So how have Marmot managed to get so much insulation out of so little weight?
Firstly the down is 900 fill power and that is by the higher European standard. This is really as good as down gets and means that even with less filling than some other bags, you get more insulation. The insulation comes from the amount of air trapped by the down, and this depends on the loft of the down. Hence the higher the down quality, the more loft you get for each gram of down and the more insulation it provides.
Secondly, the bag has a novel design using vertical baffles (the tubes that hold the down in place). They run up and down the body, rather than the more normal across. This stops the down from migrating towards the sides of the bag and creating cold spots over your chest. To stop the down migrating toward the feet in the vertical baffles, Marmot have put in internal baffles to keep the down in place within the longer tubes. Marmot calls these 'flow gates' and say that if needed you can actually move down through them manually – if cold spots occur. Personally, I trust Marmot's designers to know where the down should be distributed and can't see myself trying to move it around inside the bag, but it is nice to know you can if over the years you find cold spots. The vertical baffles are also said to involve less sewing than the normal horizontal ones, again minimizing weight. Thirdly the bag is made with ultra silky and light Pertex Quantum nylon. This is very light, very compact but also pleasant against the skin.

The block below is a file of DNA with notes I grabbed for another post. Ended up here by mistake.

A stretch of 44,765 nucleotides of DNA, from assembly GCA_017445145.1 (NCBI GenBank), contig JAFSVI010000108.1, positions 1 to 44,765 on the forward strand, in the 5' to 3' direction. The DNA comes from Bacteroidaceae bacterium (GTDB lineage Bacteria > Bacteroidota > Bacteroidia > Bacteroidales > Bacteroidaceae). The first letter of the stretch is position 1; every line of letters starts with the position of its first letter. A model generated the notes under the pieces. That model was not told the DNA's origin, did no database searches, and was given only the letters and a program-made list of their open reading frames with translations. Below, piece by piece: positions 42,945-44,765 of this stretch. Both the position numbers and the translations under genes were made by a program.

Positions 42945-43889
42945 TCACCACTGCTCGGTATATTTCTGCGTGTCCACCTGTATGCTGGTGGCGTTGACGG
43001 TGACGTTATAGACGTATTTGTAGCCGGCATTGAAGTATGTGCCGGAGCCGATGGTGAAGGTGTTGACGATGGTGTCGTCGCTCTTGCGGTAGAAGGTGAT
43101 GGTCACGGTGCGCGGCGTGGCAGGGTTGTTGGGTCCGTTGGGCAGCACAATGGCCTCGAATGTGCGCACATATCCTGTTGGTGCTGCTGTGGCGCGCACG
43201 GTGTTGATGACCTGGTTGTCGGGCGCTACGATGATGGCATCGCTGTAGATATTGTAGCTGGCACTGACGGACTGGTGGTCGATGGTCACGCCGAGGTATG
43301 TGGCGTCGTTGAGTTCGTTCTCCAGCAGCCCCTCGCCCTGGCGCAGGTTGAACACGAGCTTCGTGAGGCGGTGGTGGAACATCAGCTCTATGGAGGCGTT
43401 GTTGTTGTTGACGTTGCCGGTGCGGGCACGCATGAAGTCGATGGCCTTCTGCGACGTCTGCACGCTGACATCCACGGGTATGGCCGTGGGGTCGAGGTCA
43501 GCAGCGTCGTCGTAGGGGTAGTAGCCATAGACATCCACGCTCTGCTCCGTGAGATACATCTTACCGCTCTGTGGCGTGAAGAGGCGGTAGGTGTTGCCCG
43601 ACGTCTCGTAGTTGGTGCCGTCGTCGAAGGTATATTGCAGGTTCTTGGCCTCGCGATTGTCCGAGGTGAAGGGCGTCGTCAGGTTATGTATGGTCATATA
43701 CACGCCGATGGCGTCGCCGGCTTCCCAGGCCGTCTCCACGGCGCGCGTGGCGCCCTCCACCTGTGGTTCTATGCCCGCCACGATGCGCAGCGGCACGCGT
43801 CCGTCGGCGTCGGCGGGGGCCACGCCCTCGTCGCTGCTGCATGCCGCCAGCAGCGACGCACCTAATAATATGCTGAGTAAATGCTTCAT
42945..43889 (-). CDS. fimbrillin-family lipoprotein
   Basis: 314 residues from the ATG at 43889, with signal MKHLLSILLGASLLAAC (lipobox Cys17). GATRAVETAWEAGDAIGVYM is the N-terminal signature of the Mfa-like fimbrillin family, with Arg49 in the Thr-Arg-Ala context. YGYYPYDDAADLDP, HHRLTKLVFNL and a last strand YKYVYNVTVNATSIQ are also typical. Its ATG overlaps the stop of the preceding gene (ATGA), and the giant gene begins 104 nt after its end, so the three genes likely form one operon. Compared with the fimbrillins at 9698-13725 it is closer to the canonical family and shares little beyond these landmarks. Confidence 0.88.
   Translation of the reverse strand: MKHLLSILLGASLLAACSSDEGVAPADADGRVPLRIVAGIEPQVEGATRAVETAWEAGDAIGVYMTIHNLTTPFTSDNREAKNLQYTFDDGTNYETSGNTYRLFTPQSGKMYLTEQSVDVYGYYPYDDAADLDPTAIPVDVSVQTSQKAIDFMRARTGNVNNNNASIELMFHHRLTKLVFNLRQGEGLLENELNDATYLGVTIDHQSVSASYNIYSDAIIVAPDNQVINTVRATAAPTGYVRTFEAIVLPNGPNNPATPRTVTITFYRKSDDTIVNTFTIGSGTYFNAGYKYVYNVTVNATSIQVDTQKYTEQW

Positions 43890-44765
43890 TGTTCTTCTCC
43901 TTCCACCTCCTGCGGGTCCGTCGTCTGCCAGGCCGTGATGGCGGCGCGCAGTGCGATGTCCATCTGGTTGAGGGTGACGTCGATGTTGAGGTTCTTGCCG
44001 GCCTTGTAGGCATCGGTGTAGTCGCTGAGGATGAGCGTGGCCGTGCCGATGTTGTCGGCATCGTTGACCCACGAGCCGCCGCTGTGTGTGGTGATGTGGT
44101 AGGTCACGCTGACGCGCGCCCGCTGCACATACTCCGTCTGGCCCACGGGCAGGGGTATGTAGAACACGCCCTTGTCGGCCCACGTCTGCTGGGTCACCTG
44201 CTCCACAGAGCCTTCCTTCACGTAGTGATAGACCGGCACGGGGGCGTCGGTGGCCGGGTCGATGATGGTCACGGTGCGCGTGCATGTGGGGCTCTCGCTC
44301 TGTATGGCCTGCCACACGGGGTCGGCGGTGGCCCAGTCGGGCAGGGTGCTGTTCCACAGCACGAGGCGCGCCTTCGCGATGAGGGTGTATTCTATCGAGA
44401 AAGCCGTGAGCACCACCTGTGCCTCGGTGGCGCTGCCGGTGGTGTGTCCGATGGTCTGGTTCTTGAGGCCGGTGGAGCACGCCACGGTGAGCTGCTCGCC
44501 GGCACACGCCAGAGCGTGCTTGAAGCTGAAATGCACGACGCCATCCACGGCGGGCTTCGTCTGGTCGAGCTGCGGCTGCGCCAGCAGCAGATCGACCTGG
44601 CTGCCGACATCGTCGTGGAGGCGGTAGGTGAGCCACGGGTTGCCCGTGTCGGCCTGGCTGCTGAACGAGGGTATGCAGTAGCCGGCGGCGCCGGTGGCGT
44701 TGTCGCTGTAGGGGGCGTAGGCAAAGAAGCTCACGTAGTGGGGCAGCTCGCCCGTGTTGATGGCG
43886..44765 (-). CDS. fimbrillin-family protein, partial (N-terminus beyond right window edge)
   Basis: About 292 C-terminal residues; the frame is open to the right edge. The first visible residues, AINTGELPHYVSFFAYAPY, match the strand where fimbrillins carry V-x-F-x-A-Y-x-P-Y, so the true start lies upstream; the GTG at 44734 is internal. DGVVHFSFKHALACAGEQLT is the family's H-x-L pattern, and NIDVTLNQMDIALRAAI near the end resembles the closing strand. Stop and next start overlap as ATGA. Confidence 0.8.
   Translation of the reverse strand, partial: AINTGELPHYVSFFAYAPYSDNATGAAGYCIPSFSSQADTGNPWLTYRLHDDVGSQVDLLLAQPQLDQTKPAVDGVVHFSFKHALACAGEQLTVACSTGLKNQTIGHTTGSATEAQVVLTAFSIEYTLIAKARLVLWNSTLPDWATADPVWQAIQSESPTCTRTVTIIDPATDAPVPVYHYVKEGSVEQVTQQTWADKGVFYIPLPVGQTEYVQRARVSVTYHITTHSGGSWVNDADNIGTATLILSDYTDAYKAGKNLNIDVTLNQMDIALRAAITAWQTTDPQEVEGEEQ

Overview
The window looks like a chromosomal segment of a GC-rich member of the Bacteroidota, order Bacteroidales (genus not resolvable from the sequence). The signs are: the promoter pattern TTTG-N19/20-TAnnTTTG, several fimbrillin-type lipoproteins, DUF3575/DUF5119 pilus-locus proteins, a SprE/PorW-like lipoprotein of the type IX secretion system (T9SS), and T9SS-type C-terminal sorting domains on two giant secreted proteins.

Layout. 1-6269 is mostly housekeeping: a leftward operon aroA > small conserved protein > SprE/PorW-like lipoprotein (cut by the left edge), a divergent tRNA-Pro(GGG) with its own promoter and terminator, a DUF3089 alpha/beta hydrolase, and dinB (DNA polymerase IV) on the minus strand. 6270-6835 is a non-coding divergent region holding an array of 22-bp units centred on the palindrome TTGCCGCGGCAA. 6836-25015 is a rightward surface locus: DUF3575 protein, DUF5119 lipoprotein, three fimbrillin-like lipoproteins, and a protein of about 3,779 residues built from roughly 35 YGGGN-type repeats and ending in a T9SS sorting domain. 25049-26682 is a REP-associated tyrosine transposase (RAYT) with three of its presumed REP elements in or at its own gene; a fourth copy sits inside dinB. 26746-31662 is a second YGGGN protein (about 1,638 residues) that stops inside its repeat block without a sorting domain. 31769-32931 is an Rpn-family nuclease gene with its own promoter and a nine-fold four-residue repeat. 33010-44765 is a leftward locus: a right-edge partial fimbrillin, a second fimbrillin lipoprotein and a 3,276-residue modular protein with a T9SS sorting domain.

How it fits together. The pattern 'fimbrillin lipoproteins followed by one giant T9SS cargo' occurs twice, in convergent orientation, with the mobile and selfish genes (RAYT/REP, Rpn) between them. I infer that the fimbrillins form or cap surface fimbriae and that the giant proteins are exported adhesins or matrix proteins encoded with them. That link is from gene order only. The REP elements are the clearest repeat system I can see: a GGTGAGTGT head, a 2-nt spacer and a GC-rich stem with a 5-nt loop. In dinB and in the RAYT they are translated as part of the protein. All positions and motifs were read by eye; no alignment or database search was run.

The first time I used it in a pitch black tent it felt very intuitive, the neck baffle poppered shut easily and the both the baffle and hood drawcord were easy to find and not excessively long – always a bęte noire of mine, leaving you with the probably irrational fear that you might end up strangling yourself in your sleep. Everything around the hood/zip-end is so well designed and cut that it does up nicely without needing Velcro tabs; both light and faff-free. I think the hood itself is great. A well fitting hood is central to getting the maximum performance out of a bag, and this one fits well, isn't at all constricting and creates a great seal meaning only your face is exposed to the elements. The full zip-baffle also does its job well.